Dear Valerie,
Thank you for the lessons.
However, I am not sure we can understand precisely in the absence of at least one example following each rule (especially if we have to explain them to deaf signspellers at a distance).
Should you have the time to add an example (i.e., a signspelling) of each rule at the end of that rule, that would guarantee we would fully assimilate the rule and thus correctly edit each and every case in which it applies. We deal with deaf signspellers, and as you may know quite well given all your long experience, they thrive when examples are provided.
Thank you very much.

2011/1/28 Valerie Sutton <[log in to unmask]>
SignWriting List
January 27, 2011

Editing SignWriting Documents Around the World
SignSpelling Guidelines for 7 Common Spelling Issues

The 7 SignSpelling issues that I look for, when editing documents, are:

SignSpelling Guideline 1:
Write the Position of Contact, with as few SINGLE Touch Contact Stars as possible.

I ask myself these questions:

Are the contacting hands written close to each other, so they look as they do in real life as much as possible? Do we need that single Touch star? Can we understand the sign without it? If yes, I delete the single Touch Contact Star.

SignSpelling Guideline 2:
Every Sign Has a Center. The beginning hands usually create the center of the sign, and from there, the Movement Arrows and other symbols relate to that center.

I ask myself these questions:

Are the stem lines of the arrows positioned properly in one of 8 placements around the center of the sign? Are the arrows then pulling the center in one of 8 directions properly? If there is a finishing hand position, is it placed properly at the tip or end of the arrowhead?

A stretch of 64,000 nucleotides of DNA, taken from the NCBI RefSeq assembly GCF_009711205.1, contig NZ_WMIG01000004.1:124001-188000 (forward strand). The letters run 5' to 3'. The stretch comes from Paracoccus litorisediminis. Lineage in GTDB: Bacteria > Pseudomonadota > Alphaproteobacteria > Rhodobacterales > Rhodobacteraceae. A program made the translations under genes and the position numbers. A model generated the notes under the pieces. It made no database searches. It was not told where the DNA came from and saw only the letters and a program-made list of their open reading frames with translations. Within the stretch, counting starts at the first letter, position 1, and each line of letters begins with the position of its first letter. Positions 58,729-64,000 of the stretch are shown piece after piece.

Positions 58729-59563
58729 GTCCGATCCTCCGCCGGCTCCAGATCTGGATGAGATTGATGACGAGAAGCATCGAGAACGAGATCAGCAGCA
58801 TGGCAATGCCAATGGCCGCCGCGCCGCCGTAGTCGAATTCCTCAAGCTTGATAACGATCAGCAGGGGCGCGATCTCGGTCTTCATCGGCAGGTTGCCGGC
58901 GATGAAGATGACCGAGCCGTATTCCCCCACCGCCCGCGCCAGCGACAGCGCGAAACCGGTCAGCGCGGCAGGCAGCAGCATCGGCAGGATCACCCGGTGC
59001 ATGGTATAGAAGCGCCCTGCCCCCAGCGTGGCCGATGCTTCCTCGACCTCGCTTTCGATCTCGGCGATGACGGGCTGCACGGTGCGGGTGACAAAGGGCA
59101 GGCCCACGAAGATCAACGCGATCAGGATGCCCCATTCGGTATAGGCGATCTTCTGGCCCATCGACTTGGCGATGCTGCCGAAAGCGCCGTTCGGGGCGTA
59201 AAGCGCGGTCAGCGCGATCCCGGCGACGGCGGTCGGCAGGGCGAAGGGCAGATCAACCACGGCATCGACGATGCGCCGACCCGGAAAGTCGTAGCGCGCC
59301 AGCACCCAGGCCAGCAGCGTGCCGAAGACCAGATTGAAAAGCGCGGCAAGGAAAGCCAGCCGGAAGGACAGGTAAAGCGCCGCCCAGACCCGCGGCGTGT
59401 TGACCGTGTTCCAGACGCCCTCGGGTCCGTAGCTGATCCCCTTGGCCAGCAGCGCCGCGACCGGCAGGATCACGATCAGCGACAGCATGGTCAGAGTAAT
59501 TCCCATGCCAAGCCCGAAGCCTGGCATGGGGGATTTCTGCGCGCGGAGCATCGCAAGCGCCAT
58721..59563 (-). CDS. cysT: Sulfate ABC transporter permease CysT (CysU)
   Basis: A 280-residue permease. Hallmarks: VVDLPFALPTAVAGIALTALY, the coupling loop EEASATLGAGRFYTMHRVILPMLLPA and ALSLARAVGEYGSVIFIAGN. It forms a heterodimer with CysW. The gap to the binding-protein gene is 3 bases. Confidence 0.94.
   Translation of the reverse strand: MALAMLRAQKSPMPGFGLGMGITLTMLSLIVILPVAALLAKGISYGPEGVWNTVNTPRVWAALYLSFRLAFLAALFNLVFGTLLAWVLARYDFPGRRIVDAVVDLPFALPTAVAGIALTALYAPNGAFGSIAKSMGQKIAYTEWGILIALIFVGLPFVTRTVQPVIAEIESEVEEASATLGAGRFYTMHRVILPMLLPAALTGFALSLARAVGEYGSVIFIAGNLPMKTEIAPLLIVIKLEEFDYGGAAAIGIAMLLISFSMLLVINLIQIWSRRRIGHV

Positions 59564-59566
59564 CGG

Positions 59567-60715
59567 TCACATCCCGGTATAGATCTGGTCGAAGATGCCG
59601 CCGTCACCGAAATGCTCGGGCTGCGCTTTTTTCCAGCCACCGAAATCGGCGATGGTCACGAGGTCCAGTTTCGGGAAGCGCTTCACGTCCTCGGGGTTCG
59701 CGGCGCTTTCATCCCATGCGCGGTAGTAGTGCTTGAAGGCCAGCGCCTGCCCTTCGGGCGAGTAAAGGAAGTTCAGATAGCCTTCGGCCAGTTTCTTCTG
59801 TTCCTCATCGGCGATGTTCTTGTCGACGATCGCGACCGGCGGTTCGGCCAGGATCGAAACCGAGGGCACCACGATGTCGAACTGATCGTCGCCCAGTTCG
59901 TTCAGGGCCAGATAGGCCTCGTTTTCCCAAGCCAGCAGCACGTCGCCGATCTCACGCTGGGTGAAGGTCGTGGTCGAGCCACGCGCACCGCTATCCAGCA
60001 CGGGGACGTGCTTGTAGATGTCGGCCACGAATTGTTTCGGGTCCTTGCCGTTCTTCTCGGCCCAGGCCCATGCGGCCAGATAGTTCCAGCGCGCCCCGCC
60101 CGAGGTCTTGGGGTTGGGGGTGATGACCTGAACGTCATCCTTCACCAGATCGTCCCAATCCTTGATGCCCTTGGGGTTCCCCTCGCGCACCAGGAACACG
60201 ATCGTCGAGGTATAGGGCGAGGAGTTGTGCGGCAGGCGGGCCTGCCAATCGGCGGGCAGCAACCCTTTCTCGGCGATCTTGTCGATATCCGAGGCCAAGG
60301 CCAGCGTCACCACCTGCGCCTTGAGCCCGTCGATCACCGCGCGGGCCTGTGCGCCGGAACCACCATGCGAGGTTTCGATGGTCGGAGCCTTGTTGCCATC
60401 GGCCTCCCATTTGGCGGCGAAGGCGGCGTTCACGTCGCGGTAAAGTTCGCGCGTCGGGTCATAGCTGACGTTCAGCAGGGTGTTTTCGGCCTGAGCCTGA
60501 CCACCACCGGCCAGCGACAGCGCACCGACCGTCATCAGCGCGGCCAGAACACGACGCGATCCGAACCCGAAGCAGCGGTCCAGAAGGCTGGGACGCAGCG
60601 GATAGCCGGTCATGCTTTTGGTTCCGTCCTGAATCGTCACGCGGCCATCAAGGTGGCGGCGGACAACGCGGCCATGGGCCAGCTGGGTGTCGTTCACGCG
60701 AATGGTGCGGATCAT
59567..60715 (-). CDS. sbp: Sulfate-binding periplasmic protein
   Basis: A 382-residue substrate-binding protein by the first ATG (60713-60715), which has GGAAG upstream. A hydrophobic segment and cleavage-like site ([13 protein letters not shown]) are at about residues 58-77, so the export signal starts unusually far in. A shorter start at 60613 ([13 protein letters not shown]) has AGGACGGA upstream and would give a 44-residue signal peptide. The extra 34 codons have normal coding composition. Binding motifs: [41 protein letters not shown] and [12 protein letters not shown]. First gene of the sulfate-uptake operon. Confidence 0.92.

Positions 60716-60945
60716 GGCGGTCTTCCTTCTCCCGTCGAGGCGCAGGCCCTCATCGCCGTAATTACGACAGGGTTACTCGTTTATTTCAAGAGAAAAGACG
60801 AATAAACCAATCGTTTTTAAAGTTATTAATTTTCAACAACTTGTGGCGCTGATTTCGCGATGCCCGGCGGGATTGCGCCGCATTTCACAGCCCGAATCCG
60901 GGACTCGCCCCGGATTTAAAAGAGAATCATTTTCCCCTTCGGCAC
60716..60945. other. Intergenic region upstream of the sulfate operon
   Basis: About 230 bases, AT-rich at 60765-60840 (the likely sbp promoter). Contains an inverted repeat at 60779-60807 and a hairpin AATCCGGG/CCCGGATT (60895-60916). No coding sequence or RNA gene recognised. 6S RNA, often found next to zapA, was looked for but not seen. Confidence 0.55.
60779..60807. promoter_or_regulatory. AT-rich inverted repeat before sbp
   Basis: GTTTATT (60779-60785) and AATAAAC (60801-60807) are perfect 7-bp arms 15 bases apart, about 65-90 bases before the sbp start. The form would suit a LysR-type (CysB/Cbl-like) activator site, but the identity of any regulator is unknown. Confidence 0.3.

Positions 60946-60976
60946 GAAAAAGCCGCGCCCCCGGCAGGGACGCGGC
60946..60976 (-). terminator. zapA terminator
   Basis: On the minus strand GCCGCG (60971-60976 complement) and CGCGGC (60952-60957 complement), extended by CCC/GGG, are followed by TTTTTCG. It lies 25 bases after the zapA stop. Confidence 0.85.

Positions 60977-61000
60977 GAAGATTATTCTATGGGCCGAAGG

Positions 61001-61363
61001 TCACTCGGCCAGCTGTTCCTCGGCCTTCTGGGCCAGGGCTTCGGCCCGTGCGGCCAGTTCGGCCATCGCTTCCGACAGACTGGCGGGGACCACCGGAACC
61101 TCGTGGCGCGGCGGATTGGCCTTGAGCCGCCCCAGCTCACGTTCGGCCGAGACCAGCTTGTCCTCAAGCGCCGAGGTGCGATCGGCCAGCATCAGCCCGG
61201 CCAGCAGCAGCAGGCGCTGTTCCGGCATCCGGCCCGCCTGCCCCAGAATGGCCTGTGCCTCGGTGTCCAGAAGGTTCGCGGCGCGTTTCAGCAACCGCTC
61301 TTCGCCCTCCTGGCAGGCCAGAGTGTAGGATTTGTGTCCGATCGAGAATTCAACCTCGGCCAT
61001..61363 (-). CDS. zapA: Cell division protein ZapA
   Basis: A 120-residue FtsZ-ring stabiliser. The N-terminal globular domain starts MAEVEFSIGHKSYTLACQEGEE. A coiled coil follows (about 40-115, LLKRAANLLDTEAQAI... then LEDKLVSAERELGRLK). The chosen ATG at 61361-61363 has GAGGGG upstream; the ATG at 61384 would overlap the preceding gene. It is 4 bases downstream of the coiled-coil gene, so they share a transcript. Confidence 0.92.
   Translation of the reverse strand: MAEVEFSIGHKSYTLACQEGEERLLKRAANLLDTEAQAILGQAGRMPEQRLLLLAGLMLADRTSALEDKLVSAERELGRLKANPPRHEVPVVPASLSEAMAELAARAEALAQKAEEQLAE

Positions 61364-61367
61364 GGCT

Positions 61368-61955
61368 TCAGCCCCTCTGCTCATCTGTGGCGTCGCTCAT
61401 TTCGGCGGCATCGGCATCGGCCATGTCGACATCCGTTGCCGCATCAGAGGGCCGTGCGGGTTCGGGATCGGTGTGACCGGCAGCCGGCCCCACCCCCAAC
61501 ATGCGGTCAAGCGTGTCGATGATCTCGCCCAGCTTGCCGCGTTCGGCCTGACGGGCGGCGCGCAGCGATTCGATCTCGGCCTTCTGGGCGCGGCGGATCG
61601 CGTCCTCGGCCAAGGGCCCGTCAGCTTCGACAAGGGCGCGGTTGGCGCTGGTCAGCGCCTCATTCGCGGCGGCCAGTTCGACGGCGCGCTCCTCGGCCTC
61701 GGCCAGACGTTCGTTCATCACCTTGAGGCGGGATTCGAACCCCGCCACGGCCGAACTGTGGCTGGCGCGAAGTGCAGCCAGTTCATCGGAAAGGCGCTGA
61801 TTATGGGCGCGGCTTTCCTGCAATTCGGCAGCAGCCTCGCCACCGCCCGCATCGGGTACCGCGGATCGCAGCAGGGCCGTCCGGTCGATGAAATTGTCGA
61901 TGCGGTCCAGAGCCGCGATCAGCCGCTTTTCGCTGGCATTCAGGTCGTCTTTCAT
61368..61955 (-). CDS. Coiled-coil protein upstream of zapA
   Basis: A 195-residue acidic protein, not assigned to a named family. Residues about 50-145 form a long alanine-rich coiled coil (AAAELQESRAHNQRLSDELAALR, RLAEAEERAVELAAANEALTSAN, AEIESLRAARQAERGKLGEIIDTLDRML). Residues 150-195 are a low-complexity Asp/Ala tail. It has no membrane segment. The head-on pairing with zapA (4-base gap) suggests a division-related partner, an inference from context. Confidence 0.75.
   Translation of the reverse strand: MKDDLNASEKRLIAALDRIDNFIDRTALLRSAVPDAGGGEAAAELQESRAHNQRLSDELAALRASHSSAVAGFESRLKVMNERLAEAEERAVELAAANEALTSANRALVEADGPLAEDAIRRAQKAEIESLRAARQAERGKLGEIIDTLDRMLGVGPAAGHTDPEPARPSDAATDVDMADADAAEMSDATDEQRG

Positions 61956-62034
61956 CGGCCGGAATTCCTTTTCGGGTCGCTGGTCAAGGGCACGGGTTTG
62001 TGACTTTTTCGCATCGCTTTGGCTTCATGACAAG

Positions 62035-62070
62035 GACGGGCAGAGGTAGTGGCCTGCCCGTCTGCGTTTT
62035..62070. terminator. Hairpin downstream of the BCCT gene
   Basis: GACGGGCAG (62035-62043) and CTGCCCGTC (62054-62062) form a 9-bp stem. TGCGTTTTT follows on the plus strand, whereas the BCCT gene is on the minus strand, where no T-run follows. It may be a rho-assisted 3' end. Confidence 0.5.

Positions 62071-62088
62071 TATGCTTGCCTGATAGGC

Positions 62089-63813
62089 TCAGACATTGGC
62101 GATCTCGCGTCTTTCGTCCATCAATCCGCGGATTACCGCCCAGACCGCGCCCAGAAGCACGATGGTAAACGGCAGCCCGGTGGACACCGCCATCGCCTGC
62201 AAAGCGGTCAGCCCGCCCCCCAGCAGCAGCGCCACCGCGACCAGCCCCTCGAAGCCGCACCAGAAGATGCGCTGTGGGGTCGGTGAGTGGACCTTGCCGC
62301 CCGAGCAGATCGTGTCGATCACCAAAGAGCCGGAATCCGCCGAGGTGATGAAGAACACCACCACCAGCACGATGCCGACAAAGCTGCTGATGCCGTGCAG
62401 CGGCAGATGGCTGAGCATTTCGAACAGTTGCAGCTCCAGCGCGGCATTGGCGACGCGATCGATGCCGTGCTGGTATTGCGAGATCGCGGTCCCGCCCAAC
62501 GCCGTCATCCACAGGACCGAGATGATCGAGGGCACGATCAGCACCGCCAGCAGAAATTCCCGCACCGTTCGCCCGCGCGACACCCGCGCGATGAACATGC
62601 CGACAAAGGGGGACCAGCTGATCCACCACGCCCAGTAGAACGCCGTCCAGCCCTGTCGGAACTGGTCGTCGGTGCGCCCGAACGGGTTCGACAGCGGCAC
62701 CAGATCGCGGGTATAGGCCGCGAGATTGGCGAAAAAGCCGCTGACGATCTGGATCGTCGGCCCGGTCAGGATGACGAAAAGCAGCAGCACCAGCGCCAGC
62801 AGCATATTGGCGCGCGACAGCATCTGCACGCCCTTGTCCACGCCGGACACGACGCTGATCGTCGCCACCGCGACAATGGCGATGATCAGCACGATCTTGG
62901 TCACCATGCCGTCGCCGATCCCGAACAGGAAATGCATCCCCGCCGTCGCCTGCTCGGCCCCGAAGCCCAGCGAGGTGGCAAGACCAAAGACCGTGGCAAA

SignSpelling Guideline 3:
The General Arrowhead Means An Overlapping Path. It does NOT mean two hands moving at the same time far apart from each other. It can mean "both hands moving while they contact each other"...but only if the movement for the two hands "overlap each other", or "write on top of each other". Contact is not required, since movement can overlap without contact.

I ask myself these questions:

Will the Right Arrowhead overlap or "write on top of" the Left Arrowhead? If yes, that takes a General Arrowhead. If no, then the sign needs both a Right and Left Arrow.

SignSpelling Guideline 4:
Finger Movement Symbols are used mostly for double or multiple finger movements, and usually written on the finishing handshape that is the result of the end of the finger movement.

I ask myself these questions:

Is this a single Finger Movement? If so, can I write it with a beginning and ending handshape and get rid of the Finger Movement symbol? This usually makes it clearer for the reader. If it is a double or multiple Finger Movement, are the Finger Movement Symbols over the ending hand position?

SignSpelling Guideline 5:
Surface Symbols are not needed in daily writing. Get rid of all Surface Symbols in your writing, and instead improve writing the Position of Contact the best you can.